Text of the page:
Article Abstract

Diagnosis and management of breast lymphoma: a single- institution retrospective analysis

Authors: Armando Orlandi, Alejandro Martin Sanchez, Maria Alessandra Calegari, Sabatino D’Archi, Angela Santoro, Alba Di Leone, Antonio Mulè, Vincenzo Arena, Riccardo Masetti, Carlo Barone, Gianluca Franceschini

Abstract

Background: Breast lymphoma (BL) is a rare entity. Although mimicking clinical presentation and radiological features of epithelial breast malignancies, prognosis and treatment management are different. Here we report our single institution experience in such population.
Methods: The database of our pathology institute was retrospectively searched for breast neoplasms coded as lymphoma from January 2000 to January 2017. The assessed data were: gender, age at diagnosis, laterality, stage (primary or secondary), histopathological diagnosis and grading (high vs. low) treatment, recurrence and survival status. Progression-free survival (PFS), overall survival (OS) and 5-year recurrence rate were estimated. An exploratory analysis comparing survival (PFS, OS and 5-year recurrence rate) between high- and low-grade histotypes and primary and secondary stages was performed.
Results: Fifteen patients were included in the analysis. All patients were affected by B-cell type lymphomas; the most frequent subtype was diffuse large B-cell lymphoma (DLBCL). Patients affected by high-grade lymphomas were treated with polychemotherapy followed in about half of cases by consolidative ipsilateral breast radiotherapy. Patients affected by low-grade lymphomas were treated with local treatment only (surgical resection +/− radiotherapy). No patient received radical surgery or axillary dissection. At a median follow up of 9 years, four patients had relapsed (all affected by high-grade lymphomas) with central nervous system (CNS) involved in half cases. Both median PFS and OS were not reached, but a slight trend toward a better survival was noticed in favor of primary breast lymphoma (PBL), while a clearer survival benefit was observed in the low-grade cohort. The estimated 5-year survival rate was 77% within the whole population, 78% vs. 66% for primary vs. secondary and 100% vs. 66% for low-grade vs. high-grade BL.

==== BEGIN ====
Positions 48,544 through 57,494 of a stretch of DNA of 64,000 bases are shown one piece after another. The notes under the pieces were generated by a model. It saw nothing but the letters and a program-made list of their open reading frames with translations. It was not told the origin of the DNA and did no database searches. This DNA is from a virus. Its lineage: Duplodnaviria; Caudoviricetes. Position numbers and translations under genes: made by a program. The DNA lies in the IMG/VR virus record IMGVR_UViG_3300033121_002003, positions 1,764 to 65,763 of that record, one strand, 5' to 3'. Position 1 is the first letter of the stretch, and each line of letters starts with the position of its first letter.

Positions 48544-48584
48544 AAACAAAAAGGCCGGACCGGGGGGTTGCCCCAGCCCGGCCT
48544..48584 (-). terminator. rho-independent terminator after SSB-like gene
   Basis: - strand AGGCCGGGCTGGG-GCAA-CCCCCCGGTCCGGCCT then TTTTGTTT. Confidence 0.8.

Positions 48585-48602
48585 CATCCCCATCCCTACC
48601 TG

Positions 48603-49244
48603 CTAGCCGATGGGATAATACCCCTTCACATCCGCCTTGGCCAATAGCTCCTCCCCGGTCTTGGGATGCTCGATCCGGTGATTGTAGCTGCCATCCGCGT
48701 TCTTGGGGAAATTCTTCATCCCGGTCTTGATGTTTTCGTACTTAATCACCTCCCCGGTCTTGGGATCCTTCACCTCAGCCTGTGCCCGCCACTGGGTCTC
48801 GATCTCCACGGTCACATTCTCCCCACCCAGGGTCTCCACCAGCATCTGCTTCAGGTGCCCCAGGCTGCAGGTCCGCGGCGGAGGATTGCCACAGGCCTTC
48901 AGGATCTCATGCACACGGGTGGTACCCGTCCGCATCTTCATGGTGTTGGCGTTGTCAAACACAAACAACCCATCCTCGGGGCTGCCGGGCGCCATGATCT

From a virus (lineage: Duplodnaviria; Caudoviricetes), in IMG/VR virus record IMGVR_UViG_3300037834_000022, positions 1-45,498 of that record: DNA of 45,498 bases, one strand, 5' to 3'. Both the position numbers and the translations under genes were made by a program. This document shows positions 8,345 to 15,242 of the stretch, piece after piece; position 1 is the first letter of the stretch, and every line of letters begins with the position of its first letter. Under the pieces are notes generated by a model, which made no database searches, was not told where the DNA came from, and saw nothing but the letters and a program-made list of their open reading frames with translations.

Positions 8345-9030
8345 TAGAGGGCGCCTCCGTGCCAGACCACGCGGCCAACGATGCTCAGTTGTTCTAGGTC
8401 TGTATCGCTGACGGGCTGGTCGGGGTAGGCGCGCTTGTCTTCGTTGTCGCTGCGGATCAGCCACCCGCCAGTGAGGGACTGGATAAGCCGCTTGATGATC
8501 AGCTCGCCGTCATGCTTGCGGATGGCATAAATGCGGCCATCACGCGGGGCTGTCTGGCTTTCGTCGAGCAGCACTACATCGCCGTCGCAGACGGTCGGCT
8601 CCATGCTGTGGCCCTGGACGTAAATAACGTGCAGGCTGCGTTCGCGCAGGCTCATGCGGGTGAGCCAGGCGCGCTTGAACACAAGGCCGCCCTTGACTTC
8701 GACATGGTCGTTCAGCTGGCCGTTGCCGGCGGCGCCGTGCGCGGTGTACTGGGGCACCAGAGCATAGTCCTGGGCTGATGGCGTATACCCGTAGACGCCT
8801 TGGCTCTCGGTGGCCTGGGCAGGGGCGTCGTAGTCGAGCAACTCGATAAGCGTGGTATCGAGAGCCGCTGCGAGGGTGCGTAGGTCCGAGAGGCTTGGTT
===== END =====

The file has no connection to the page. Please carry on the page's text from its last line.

Conclusions: Our data concerning clinical and pathological features are consistent with those previously reported. Management of disease was based on histology. Although being a rare disease it is mandatory to take it into account for differential diagnosis since treatment and prognosis differs widely from primary breast malignancies.

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